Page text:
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Feeling the pressure at home: Predator activity at the burrow entrance of an endangered arid‐zone skink

Moore, Danae, Kearney, Michael Ray, Paltridge, Rachel, McAlpin, Steve, Stow, Adam
Austral ecology 2018 v.43 no.1 pp. 102-109
biodiversity, burrows, cats, dingoes, feces, feral animals, fires, foxes, habitats, invasive species, predation, predators, snakes, vegetation cover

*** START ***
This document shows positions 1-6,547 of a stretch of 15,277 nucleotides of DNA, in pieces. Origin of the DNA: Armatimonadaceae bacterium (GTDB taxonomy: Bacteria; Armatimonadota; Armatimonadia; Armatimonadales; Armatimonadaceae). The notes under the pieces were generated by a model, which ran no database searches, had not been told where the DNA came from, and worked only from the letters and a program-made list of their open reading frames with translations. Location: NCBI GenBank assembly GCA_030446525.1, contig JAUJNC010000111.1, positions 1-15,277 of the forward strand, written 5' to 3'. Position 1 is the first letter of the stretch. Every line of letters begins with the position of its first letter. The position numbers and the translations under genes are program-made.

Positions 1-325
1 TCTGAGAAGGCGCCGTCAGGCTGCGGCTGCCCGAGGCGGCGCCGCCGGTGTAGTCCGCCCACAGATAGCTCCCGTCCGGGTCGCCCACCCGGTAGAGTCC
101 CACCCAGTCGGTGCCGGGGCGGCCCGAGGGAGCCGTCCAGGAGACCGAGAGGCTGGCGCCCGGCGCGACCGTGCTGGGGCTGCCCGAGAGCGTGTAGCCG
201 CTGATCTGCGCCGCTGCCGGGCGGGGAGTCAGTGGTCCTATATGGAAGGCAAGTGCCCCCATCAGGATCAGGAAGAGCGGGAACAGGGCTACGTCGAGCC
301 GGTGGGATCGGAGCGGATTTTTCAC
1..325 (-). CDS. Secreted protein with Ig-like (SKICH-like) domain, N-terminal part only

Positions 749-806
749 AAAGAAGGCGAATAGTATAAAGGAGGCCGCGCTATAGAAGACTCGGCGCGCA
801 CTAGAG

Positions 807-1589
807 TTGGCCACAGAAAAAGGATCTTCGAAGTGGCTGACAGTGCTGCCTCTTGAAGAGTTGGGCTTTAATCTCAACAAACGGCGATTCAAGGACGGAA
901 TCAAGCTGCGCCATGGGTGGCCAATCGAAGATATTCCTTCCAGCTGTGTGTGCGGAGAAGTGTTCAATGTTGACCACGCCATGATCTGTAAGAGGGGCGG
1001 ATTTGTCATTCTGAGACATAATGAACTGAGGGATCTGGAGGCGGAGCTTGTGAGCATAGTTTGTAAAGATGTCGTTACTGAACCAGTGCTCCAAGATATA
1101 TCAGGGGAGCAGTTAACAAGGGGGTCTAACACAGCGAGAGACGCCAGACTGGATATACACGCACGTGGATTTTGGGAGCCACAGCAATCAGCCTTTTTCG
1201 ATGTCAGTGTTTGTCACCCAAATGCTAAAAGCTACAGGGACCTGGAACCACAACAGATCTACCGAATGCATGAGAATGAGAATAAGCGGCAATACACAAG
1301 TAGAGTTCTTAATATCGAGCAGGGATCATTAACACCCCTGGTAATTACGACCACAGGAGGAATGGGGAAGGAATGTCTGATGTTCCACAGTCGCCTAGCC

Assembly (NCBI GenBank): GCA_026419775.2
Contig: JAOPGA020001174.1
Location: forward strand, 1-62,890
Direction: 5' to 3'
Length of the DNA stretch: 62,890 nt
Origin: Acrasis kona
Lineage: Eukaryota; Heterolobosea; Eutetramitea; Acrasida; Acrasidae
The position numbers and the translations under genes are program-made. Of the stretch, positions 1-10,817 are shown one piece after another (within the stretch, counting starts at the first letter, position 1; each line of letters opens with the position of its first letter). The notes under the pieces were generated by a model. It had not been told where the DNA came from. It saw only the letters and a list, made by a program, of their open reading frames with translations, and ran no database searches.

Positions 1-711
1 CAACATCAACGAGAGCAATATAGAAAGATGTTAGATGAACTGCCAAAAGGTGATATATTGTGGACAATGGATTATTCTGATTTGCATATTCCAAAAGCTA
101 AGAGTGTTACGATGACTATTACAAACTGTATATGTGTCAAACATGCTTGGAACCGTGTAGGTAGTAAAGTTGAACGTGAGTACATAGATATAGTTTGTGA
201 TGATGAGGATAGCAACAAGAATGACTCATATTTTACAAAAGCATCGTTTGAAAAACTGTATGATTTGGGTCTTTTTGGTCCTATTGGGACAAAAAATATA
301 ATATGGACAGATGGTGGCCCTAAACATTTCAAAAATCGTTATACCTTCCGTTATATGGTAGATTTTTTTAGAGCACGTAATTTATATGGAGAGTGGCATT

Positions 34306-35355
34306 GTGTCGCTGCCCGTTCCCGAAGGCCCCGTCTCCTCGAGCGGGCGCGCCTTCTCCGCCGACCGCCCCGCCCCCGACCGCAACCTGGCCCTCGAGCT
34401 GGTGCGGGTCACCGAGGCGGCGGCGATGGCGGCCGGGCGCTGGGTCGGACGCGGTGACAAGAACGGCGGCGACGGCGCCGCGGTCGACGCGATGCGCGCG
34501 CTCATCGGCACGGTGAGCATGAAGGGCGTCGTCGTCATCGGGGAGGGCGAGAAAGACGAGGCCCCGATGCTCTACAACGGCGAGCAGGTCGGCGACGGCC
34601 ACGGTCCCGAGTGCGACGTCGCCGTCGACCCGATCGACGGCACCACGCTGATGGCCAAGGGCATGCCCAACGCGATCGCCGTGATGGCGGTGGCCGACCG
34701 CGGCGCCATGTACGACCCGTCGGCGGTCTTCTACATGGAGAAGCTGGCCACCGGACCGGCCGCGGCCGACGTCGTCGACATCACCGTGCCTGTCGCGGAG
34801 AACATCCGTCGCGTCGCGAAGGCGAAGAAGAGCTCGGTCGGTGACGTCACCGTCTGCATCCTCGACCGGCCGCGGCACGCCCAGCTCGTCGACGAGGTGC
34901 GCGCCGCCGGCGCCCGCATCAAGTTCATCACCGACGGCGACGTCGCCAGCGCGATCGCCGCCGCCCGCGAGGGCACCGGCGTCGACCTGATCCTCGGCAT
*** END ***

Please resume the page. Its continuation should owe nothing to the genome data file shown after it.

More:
Habitat modification and invasive species are among the most important contemporary drivers of biodiversity loss. These two threatening processes are often studied independently and few studies have focused on how they interact to influence species declines. Here we assess the predation pressure placed on the threatened great desert skink (Liopholis kintorei) and how this interacts with fire‐induced habitat modifications. We collected daily track data of potential predators for 1 month at 30 great desert skink burrow‐systems where vegetation cover varied significantly after experimental burns. We used these data to evaluate potential predation pressure at the burrow‐system and assess whether fire influenced predator pressure. We supplemented this analysis by documenting predation via the inspection of large mammalian predator scats collected from great desert skink habitat. The level of feral cat activity at a burrow‐system entrance was significantly higher than that of any other potential predator, however fire had no effect on the visitation rates of feral cats, dingoes or large snakes to great desert skink burrow‐systems. The remains of great desert skink were found significantly more frequently in feral cat scats, compared to fox and dingo scats. We provide the first direct evidence that feral cats are a significant predator for great desert skink, thus supporting the hypothesis that feral cat predation is a key threatening process. Feral cat activity was not influenced by small‐scale experimental burns, however, this does not preclude an effect of larger scale fires and we recommend further research exploring this possible interaction.